CONTESTED DIVORCE

CONTESTED DIVORCE

In case of a contested divorce, there are specific grounds on which the petition can be made. It isn’t as if a husband or wife can simply ask for a divorce without stating a reason. The reasons for divorce are as follows, though some are not applicable to all religions.

Cruelty

Cruelty may be physical or mental cruelty. According to the Hindu Divorce Laws in India, if one spouse has a reasonable apprehension in the mind that the other spouse’s conduct is likely to be injurious or harmful, then there is sufficient ground for obtaining divorce due to cruelty by the spouse.

Adultery

In India, a man that commits adultery (i.e. has consensual sexual intercourse outside of marriage) can be charged with a criminal offence. The wife may, of course, file for divorce as a civil remedy. If, on the other hand, a wife commits adultery, she cannot be charged with a criminal offence, though the husband can seek prosecution of the adulterer male for adultery.

Desertion

One spouse deserting the other without reasonable cause (cruelty, for example) is reason for divorce. However, the spouse who abandons the other should intend to desert and there should be proof of it. As per Hindu laws, the desertion should have lasted at least two continuous years. Christians, however, will not be able to file a divorce petition solely for this reason.

Conversion

Divorce can be sought by a spouse if the other spouse converts to another religion, this reason does not require any time to have passed before divorce can be filed.

Mental Disorder

If the spouse is incapable of performing the normal duties required in a marriage on account of mental illness, divorce can be sought. If the mental illness is to such an extent that the normal duties of married life cannot be performed

Communicable Disease

If the spouse suffers from a communicable disease, such as HIV/AIDS, gonorrhea or a virulent and incurable form of leprosy, the Hindu Divorce Laws in India say that the other party can obtain a divorce.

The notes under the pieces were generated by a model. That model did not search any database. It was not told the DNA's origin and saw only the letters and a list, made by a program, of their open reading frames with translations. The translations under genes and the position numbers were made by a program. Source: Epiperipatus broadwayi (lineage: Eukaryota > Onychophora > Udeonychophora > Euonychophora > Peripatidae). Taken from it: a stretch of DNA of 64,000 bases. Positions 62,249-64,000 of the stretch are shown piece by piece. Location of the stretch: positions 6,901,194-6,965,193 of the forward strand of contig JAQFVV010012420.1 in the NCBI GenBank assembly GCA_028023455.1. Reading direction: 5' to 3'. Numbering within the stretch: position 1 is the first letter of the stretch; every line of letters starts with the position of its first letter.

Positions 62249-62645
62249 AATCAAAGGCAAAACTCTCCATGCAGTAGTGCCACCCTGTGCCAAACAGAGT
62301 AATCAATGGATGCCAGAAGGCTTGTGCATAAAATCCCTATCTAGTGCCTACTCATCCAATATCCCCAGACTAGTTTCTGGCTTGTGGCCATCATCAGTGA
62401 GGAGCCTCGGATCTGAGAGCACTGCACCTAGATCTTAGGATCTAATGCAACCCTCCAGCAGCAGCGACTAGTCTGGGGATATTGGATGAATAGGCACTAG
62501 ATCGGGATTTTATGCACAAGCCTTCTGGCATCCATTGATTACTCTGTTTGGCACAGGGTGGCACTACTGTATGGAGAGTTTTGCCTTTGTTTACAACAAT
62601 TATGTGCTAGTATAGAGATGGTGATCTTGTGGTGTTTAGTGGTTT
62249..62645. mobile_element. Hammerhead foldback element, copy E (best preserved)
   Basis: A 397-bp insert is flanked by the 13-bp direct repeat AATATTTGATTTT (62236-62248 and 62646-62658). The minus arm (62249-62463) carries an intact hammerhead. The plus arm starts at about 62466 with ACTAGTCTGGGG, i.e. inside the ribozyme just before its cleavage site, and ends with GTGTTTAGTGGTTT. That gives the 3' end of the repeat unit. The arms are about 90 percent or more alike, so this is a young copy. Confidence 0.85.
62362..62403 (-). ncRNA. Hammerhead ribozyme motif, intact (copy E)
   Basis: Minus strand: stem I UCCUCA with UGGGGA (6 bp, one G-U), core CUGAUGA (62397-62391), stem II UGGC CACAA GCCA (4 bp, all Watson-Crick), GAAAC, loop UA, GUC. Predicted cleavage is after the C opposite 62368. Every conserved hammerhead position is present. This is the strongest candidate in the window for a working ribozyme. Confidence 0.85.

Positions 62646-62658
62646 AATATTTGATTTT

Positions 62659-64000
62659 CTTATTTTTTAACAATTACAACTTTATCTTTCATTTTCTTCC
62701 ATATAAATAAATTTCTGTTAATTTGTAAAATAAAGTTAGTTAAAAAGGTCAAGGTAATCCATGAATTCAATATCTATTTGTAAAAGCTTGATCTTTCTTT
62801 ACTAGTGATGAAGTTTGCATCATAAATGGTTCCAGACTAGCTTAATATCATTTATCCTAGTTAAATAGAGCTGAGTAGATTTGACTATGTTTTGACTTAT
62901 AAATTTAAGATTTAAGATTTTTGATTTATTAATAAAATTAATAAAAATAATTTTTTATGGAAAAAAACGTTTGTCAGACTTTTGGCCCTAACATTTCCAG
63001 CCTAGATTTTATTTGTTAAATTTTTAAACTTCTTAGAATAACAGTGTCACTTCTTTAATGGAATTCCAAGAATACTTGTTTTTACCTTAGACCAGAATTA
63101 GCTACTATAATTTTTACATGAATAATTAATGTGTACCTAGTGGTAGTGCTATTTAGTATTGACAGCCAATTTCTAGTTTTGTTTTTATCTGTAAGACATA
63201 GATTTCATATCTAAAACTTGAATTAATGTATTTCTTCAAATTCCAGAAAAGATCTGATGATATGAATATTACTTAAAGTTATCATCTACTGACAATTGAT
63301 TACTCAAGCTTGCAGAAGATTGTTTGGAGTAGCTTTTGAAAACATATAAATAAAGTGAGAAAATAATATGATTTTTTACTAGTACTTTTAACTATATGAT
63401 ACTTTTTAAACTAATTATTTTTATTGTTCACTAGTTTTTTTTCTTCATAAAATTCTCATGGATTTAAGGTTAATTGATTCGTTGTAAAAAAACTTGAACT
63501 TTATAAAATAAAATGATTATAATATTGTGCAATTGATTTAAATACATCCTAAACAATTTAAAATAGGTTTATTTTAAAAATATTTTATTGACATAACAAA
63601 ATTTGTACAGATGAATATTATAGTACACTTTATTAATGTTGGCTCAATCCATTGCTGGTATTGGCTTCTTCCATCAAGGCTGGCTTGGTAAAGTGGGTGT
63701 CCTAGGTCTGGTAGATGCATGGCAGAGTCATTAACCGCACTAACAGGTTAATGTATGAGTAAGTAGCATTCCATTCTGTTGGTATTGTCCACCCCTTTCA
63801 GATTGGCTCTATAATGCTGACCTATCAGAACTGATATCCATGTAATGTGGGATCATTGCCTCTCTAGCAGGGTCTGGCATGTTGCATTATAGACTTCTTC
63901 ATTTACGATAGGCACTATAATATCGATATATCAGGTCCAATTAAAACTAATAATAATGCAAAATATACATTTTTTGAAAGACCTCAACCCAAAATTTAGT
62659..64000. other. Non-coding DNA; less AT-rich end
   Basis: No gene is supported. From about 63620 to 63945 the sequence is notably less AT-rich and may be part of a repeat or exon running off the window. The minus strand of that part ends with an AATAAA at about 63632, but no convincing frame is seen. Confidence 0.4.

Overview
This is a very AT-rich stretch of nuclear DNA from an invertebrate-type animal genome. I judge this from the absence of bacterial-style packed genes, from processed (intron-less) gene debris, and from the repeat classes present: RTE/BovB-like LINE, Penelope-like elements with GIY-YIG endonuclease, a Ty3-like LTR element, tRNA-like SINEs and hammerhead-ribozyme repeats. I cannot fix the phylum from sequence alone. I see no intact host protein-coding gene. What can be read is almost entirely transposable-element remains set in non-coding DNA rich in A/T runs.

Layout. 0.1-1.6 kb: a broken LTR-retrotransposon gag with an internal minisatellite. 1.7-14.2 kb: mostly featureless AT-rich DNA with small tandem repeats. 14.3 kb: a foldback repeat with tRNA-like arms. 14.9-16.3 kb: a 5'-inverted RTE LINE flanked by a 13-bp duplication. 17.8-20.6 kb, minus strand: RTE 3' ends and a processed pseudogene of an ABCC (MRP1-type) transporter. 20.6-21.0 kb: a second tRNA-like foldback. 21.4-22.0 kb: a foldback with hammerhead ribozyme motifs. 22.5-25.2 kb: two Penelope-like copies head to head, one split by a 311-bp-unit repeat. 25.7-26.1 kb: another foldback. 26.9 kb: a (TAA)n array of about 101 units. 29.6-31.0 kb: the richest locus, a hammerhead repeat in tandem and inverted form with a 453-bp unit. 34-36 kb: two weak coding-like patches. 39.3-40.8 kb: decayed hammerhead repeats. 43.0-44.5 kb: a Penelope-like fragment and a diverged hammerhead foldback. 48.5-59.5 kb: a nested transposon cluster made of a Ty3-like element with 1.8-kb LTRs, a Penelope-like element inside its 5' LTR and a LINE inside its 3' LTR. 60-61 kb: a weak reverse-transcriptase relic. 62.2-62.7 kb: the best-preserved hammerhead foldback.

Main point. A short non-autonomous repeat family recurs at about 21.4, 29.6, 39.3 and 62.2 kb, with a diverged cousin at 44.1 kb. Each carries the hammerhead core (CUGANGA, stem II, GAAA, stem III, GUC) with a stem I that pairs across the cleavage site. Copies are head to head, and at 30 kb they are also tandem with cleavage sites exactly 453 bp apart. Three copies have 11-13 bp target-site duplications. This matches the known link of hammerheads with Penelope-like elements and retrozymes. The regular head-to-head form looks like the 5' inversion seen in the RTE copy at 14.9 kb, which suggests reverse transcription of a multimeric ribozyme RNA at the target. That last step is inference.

Renunciation of the World

If the spouse renounces his/her married life and opts for sanyasa, the aggrieved spouse may obtain a divorce.

Presumption of Death

If the spouse has not been heard of as being alive for a period of at least seven years, by such individuals who would have heard about such spouse, if he or she were alive, then the spouse who is alive can obtain a judicial decree of divorce.

A few common questions about divorce without mutual consent have been answered:

What are the various steps involved in seeking a contested divorce?

With a contested divorce, spouses will have to go through numerous steps before the divorce is finalized, including:

  • prepare, file and serve (deliver) the divorce petition (legal paperwork asking for the divorce and stating the grounds for the breakdown of the marriage)
  • respond to the petition
  • interview and hire an attorney
  • engage in “divorce discovery” – the information gathering process, which involves various legal procedures to get information from your spouse and third-party witnesses (e.g., written questions, subpoenas, and depositions)
  • pre-trial legal motions and hearings
  • settlement proposals and negotiations between attorneys
  • if settlement fails, prepare for trial
  • complete a court trial
  • Appeal, if you dispute the trial judge’s decision(s).

During the settlement phase, spouses are often unable to resolve issues. Although the divorce judge may encourage spouses to work things out, when that doesn’t happen the next step is divorce court.

During trial, both spouses present witnesses, and their lawyers cross-examine the witnesses and present closing arguments. After trial is over, the court will issue a final order memorializing all of the judge’s decisions, and finalize the divorce.

What are the various documents required to file petition for a contested divorce?

  1. Address proof of husband
  2. Address proof of wife
  3. Marriage certificate
  4. Four passport size photographs of marriage of husband and wife
  5. Evidence proving spouses are living separately since more than a year
  6. Evidence relating to the failed attempts of reconciliation
  7. Income tax statements for the last 2-3 years
  8. Details of profession and present remuneration
  9. Information relating to family background

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